Bo, the chimpanzee, was 13 years old before he ever saw the outdoors. He spent his entire life inside of a cage at a research laboratory.
Finally in May of 2017Bo and 30 other chimpanzees who were being used in labs at New Iberia Research Center in Louisiana, were moved to a sanctuary run by Project Chimps in Blue Ridge, Georgia. There they would be able to spend their remaining years in retirement.
Special villas were built by the sanctuary team for the chimpanzees. The plan was to give them access to the huge, 6-acre outdoor habitat.
When Bo’s villa was completed, he shared it with five other chimps. The chimps were exposed to a field of grass and trees for the first time in their lives! At first, Bo stood in the doorway, hesitating until eventually, another chimpanzee named Lance pushed Bo aside and joined him. Once they were outside, Lance spun around, looking curious and bewildered.
“Obviously, we don’t know what he’s thinking, but [based on] our perception of his facial expressions and the way he was posturing, he [Lance] was definitely confused, probably wondering where the bars were,” Ali Crumpacker, executive director of Project Chimps said. “And being able to see an unobstructed view of the sky — that would be the first time that they had the ability to do that.”
Eventually, the other male chimps followed Lance outside and felt grass under their feet for the first time.
“They’ve never been for a free-for-all outside,” Crumpacker said. “The lab … had them in cages that were outdoors, so they could experience temperature changes in the sky and weather, but there were bars overhead and no grass under their feet and no trees to climb.”
“They were galloping across fields, and they’ve never had space to move at that speed before and go those distances,” Crumpacker said.
The team had also opened up the outdoors to a group of nine females. “They kind of wandered out and wandered back in, going from the unknown back to the familiar,” Crumpacker said.
Emma, a 13-year-old female was determined to get some alone time. At first, she stayed inside the villa while the others went out. When they returned, she dashed out on her own.
“At one point, all of the females had picked up some tasty snacks to eat and they had gone back into their bedrooms, where they felt comfortable to eat their snacks, and Emma took that opportunity to go out on her own,” Crumpacker said. “She went all the way to the other side, as far as she could go. Then she found a platform to sit on and she started climbing some the structures we had added. It was like she’d been looking for that opportunity to be independent, and to just have a moment of peace away from her siblings, and get out on her own and be adventurous.”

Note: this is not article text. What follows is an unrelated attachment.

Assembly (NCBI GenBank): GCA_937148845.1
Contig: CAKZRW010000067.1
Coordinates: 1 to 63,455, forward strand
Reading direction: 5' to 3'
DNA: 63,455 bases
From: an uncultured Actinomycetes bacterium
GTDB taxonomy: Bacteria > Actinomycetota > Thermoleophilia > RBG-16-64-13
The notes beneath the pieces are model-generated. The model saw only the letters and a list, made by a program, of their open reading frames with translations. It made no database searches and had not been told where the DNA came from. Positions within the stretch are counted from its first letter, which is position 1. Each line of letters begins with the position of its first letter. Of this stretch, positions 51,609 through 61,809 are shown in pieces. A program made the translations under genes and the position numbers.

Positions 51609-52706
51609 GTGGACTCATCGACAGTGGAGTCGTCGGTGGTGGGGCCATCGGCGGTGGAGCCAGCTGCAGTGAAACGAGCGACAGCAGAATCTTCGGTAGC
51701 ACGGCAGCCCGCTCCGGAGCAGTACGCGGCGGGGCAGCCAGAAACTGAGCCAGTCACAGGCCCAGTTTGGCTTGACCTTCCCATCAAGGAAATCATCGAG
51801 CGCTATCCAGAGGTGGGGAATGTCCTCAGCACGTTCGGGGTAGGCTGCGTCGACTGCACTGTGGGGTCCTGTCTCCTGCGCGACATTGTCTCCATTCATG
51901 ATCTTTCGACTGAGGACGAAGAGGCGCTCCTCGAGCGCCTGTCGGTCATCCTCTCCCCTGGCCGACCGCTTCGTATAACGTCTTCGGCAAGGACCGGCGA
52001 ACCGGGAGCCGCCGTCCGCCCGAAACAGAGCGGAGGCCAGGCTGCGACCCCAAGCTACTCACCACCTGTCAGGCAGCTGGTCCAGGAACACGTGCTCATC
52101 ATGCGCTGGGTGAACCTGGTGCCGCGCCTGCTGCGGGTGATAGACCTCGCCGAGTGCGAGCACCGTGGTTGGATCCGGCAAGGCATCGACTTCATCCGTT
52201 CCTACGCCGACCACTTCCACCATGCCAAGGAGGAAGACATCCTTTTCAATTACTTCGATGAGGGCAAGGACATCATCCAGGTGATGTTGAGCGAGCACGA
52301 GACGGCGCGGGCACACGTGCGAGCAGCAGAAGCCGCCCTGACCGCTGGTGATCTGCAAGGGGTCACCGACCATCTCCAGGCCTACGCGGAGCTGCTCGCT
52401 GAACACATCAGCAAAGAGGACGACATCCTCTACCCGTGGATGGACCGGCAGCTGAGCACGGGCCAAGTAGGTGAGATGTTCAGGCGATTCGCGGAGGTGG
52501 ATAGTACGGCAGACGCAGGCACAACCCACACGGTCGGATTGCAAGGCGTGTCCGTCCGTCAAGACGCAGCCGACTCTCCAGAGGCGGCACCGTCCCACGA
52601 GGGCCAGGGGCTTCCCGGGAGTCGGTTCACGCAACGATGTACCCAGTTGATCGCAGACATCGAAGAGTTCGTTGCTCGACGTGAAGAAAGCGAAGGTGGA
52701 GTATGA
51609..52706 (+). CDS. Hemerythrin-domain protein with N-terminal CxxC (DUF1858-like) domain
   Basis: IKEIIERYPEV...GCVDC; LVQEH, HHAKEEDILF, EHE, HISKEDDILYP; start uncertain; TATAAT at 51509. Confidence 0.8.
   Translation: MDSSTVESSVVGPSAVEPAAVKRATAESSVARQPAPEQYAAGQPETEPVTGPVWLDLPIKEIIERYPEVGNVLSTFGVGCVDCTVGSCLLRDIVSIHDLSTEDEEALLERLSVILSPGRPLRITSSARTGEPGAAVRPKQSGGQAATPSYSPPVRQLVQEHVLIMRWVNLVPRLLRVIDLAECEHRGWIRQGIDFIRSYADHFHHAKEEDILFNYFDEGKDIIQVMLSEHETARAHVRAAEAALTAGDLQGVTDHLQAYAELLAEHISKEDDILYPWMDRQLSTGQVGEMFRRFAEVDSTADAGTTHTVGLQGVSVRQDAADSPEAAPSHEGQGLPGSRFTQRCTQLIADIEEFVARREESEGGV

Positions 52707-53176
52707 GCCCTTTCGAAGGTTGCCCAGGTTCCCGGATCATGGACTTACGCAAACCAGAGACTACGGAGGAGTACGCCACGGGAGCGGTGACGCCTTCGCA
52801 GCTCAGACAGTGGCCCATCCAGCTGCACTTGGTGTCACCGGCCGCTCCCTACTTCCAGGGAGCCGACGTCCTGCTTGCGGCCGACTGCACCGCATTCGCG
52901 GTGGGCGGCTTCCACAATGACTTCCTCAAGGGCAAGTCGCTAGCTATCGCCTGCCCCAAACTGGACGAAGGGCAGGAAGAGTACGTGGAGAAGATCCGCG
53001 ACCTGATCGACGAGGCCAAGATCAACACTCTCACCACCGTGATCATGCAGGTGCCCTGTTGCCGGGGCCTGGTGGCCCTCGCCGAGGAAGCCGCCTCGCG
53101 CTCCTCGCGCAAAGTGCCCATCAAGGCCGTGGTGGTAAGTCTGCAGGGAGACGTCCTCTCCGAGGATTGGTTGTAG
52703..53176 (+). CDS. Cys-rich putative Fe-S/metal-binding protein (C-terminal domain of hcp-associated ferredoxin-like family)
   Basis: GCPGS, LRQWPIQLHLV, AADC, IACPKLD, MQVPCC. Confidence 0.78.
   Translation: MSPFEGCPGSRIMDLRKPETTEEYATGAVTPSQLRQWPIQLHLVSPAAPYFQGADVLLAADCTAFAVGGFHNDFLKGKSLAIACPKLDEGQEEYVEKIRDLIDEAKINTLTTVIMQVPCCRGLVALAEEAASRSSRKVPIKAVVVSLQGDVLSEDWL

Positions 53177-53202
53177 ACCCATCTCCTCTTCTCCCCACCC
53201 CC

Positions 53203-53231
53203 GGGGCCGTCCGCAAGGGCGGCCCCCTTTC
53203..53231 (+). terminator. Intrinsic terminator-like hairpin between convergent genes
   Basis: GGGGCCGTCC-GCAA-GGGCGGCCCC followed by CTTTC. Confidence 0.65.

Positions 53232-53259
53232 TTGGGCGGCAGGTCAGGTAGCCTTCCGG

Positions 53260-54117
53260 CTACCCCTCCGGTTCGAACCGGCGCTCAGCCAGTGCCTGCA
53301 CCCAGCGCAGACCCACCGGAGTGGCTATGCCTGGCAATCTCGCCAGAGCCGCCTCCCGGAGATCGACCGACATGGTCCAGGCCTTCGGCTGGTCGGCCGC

The chimps didn’t have much independence to do what they wanted while in the research lab. Although the rescue team doesn’t exactly know what their former lives were like, they knew the chimps rarely had a chance to express all their normal behaviors in a lab setting.
The U.S. Fish and Wildlife Service (USFWS) declared that all chimps in the U.S. should be classified as endangered under the Endangered Species Act (ESA) in 2015. Essentially it offered lab chimps the same protection as wild chimps. This meant that laboratories had to stop using chimps for research and retire them to sanctuaries.
Project Chimps has been able to retire and rehome 31 chimps to the sanctuary, and are determined to get the 180 chimps who still remain at the New Iberia lab.
“We’re making plans to bring in the rest in groups,” Crumpacker said. “We’re doing construction constantly for the next five years, looking for sponsorships and donations to support that construction. But if we’re able to stay on track, it will take us about five years to build enough enclosures to bring all of the chimps here.”
The team is working to make that happen, and doing everything they can to help Bo, Lance, Emma and the others feel comfortable with their newfound freedom.
“You know as a human that this is a positive experience and that it will be wonderful, but you can also appreciate from their perspective that this is really weird and scary,” Crumpacker said. “But you hope that those moments are short-lived and that they understand that it’s fantastic.”
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